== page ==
YB: Can you speak to where or what drives or pushes or pulls you into a poem – does the poem begin in an image or question, in a musical note or musical phrase, and from that start, where does it go or how does it unfold?
JZ: For me, poems often begin as a lit presence in the world — a this, a physical thing or a melody, that stands out luminously in its surround; or sometimes it’s the whole surround, a wordless configuration, that lights up. Then I want to try to do justice to that thing or configuration. (Why I want to try to do this in words remains a mystery to me; for the most part, words seem entirely inadequate to what-is.) The poem, as a linguistic composition, then starts with a few words, a phrase, it might even be nonsense, that has the right tone and rhythmic shape. The task becomes one of trying to sense how the gravitational field of the thing or configuration bends language to its own non-verbal form.
Other times, less frequently, I’ll get a line or two out of nowhere — usually near what ends up being the end or the beginning of the poem. But after that the process is the same: trying to stay under long enough to sense accurately the larger shape that the lines belong to.
YB: Can you talk about how these poems engage with witnessing the environment and its destruction?
JZ: This book, more perhaps than any other I’ve written, contains passages of deep and explicit anger. Anger is a difficult emotion to deal with in a lyric context: it has to rush and leap like a forest fire, to flame with horror and grief. If you don’t let it have its head, you get something narrowly personal — sardonic. A sardonic tone is not appropriate to what’s happening. Humans, bent on their own overpopulated comfort (I include myself), are destroying the beauty and integrity of the existing biosphere. The blood is on our hands. How do we face the enormity of that fact?
YB: How do you manage that enormity and these facts? I attended the Kinder Morgan panel in Victoria on August 23 and so many people are afraid of the future and oil, and though trying to make changes, aware of the attachment of cars and other things we are hooked into. How can writers, poets, merely write or perhaps what can that writing do?
JZ: This is an old and deep question: what are the social and political responsibilities of artists? Let me start with what I don’t believe. I don’t believe that morally concerned artists ought to devote themselves exclusively to making overtly ‘political’ art. That would actually be a very bad idea. Politics, I believe, are necessary; but in the form of positive programs and agendas, they are an attempt to systematize relations among humans (and, occasionally, among humans and other-than-human beings). In that systematizing, the particularities of reality — individual beings and places — are obscured. It’s those individuals that we love, and our love for them is one of the reasons we want them to do well, to thrive. How then do we learn to see past the systematizing and the stereotypes? Many things can shake us up and point the way; but lyric art is one of the most important teachers. The attempt to lead an environmentally responsible life flows from, it is an unconstrained desire that arises from, deep attention to the natural world. That’s where the poetry that I write comes from, too: it is, as it were, a side-effect of paying attention to the world. The art of others has direct political consequences in my own life in that it teaches me to see and to listen more acutely. That art can also strengthen my resolve when it protests injustice without trying to roll out a positive program. But the great political power of lyric art lies in its ability to hone our capacity to attend. That capacity is the foundation of our desire to respond to the world with care and respect.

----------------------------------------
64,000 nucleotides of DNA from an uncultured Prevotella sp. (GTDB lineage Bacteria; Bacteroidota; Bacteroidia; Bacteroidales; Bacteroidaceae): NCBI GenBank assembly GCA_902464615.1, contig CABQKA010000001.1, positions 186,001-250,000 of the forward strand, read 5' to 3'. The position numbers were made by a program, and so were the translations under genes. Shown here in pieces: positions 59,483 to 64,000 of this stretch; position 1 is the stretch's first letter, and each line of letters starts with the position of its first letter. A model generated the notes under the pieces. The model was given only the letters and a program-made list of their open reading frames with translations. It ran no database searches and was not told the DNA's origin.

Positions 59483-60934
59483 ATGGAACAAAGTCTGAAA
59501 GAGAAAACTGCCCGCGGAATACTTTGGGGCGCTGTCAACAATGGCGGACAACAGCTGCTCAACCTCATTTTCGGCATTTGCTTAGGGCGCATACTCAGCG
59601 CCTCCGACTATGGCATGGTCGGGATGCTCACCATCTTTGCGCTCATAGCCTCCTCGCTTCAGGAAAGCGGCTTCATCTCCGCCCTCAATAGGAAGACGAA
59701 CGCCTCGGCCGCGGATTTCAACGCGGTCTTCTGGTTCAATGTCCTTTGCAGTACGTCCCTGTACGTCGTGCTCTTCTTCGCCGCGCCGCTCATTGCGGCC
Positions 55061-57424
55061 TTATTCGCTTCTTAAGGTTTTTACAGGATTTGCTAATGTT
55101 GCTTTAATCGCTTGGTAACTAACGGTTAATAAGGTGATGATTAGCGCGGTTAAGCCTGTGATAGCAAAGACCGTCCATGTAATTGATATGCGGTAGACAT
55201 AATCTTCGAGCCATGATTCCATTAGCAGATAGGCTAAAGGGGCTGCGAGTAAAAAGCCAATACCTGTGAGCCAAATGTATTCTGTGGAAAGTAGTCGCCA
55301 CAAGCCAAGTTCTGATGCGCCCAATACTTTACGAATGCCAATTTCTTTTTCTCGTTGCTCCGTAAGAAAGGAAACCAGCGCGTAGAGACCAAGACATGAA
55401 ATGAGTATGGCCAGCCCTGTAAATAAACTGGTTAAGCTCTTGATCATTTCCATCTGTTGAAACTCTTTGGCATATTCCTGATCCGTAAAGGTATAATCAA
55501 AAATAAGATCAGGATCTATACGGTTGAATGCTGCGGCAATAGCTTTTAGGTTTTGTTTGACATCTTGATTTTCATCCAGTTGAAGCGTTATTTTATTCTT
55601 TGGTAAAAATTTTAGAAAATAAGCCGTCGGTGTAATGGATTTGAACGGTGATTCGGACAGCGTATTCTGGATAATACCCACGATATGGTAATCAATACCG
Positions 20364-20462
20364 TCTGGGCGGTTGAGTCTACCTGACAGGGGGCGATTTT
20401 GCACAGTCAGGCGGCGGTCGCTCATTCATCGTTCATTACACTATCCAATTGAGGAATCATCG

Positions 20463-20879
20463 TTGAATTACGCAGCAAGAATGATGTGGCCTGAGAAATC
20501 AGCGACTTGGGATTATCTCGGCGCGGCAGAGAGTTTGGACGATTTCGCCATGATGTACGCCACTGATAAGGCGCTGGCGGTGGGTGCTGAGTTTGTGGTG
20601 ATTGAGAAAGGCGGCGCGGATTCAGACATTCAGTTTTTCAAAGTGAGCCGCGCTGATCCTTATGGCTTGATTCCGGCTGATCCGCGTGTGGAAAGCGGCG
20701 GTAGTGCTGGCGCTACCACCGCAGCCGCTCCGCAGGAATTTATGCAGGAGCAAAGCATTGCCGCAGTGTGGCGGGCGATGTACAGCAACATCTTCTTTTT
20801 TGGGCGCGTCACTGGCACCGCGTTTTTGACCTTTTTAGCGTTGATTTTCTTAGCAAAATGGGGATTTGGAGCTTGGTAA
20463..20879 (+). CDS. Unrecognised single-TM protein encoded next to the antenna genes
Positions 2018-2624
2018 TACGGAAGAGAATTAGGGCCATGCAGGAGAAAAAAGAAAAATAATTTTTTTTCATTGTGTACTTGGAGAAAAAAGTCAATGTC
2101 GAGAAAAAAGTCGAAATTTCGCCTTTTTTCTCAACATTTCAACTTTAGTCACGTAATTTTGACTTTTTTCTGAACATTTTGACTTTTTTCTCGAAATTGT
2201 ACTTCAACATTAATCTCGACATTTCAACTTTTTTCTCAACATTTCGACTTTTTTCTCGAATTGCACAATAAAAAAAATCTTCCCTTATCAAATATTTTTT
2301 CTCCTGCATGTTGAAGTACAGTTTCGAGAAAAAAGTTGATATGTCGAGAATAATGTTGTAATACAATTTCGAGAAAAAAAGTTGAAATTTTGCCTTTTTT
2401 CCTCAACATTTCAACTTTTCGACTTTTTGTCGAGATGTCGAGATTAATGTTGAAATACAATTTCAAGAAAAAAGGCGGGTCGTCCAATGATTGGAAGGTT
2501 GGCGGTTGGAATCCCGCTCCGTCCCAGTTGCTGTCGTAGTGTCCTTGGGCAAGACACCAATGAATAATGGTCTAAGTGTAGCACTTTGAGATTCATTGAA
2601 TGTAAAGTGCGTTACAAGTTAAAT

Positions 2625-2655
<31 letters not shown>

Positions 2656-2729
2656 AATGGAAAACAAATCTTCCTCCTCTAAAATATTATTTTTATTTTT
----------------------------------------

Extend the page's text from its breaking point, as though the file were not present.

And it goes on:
YB: In your poems I sense a great chasm open in me in lines that use parallelism, repetition and also seem to move to a great relentless opening in the end. This occurs especially in poems that insist that we’re on the brink of calamitous ecological and cultural change. Can you talk for a moment on poetry and music and the interstices between the two for you?
JZ: How does poetry integrate emotion with thought? It uses the rhythmic, tonal, and sonorous dimensions of language. I’m intrigued by the view that humans or prehumans sang before they talked; certainly music means in a profound way that logic and grammar don’t seem to be able to get at. And when a free verse poet wants to shift into emotional first gear, their language often becomes overtly musical — it deploys intense rhythm, the repetitions you mention, alliteration, and partial, sometimes even full, rhyme; it ghosts cadences we’re familiar with from great oratory. We don’t hear such language frequently these days because it’s deeply uncool. Ours is an ironic age, and when you’re being ironic, the last thing you want is to give people the impression you care. I do care, however; I care passionately about what is happening to the earth, to wilderness, to natural beauty. And I intend to go down singing.